In the hours immediately following the blast, Ladysmith was in a state of shock and grief. Said the Colonist: “Ladysmith is waiting tonight for its dead, a sad, grief-stricken community. From the time the telephone message gave the first brief bulletin of the disaster this morning, and the train came down the hill from the mine to take doctors and rescuers, sorrow has followed upon sorrow. The bereaved women and relatives are being kept back from the mines, and the officials are keeping silent. But at intervals news comes that causes agonizing shrieks in a miner’s home…”
The names given in the initial news account are those you’ll see today in the cemetery: Thomas O’Connell, William Robertson, Andrew Moffatt, James Ewart, the Kesserichs, William and James, Thomas Thomas, Charles Scuff…32 in total including “two Finlanders whose names are unknown,” three unnamed loaders and two drivers.
Of several nationalities, many of the men were young and single but Andrew Moffatt had three children and William Kesserich left a widow and 10 kids. (In an age without any form of social assistance.)
Of the 700 miners and assistants who were at work that morning, survivor Thomas Hislop was one of the last to make it to safety through the maze of mine levels after a harrowing experience with gas while working with six others in No. 4 west level. His graphic account of escape really does defy the imagination.
“Bob White, he drops his pick and shouts, ‘My God, she’s blasted!’
“We stood for a second in the darkness. The rush of wind put our lamps out until someone comes with a safety lamp and 15 or 17 of us…hurried along, holding the lamp to see the glistening of the rail, but were driven back. A great cloud of smoke blew into our faces and we got a whiff of afterdamp and knew we must go back.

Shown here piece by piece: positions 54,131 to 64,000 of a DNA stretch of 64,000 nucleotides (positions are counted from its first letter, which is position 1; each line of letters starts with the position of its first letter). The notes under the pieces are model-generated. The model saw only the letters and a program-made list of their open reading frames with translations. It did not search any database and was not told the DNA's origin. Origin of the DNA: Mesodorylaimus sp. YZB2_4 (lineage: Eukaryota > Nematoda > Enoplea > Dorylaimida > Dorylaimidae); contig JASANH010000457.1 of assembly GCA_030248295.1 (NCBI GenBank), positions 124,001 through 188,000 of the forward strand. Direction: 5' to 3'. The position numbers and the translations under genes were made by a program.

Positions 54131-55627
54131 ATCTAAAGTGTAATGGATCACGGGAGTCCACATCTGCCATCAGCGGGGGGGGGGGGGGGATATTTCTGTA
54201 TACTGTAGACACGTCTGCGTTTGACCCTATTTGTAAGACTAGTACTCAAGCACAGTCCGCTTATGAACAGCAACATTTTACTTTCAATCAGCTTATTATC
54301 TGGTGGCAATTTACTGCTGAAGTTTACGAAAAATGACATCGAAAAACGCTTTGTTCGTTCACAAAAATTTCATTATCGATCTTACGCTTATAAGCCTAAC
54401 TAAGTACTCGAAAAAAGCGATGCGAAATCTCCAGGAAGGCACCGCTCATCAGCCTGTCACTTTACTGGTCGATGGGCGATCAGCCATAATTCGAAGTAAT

“Through into the counter level we went, but we couldn’t get through. The damp drives us out into the level again. We tried to clamber up into No. 10 stall across to the crosscut, but were driven out. In No. 3 counter level we left five men… When we last saw them we did not know the damp had got them. We knew nothing then except that the smoke and damp was chasing us whichever way we went. We struggled on through after a while being most lost.
“Finally we sat down to figure what could be done. We were tired and beaten back. The fire damp came so thick that it couldn’t be faced, and we had to run back from it…We decided to remain to wait for relief or death. We had not waited long when we heard a shout, and Alex Shaw the foreman, and Davidson, him as lost his son in the mine, came. When we heard their shouts instructing us we smashed through a stopping and crawled over to safety. Then, fatigued and worn out, we clambered out up the slope. Clinging to each other’s coattails, helped by men who met us with safety lanterns.
“We waited at the slope head, but the five never came out, and I’m still waiting for them. They must have been dead a long while now, though.”
Six more miners died on the job in the Extension mines that year. Four years earlier, a fire in the same mines had claimed 17 lives. As I’ve written before, coal mining on Vancouver Island was a brutal business, almost 1,000 miners being killed during the industry’s 90-year heyday.
Which brings me back to the entrance to the No. 2, 3, that curve of concrete that looks so much like a culvert. That offending septic smell isn’t sewage but sulphur that yet creeps out from the underground workings which once extended westerly for miles in a bee-hive maze of levels and crosscuts. No wonder that Tom Hislop and his comrades had so much difficulty in finding their way to safety with only the limited glow of a single safety lamp to light their way by following the railway track during their flight.
It’s peaceful here in Extension on a summer afternoon — nothing at all like during the frenzied dramas of the so-called good old days, when disaster struck the men who risked and lost their lives under the very ground beneath our feet.
Did I say it takes imagination, real imagination, to know and to appreciate our history? Try it some time.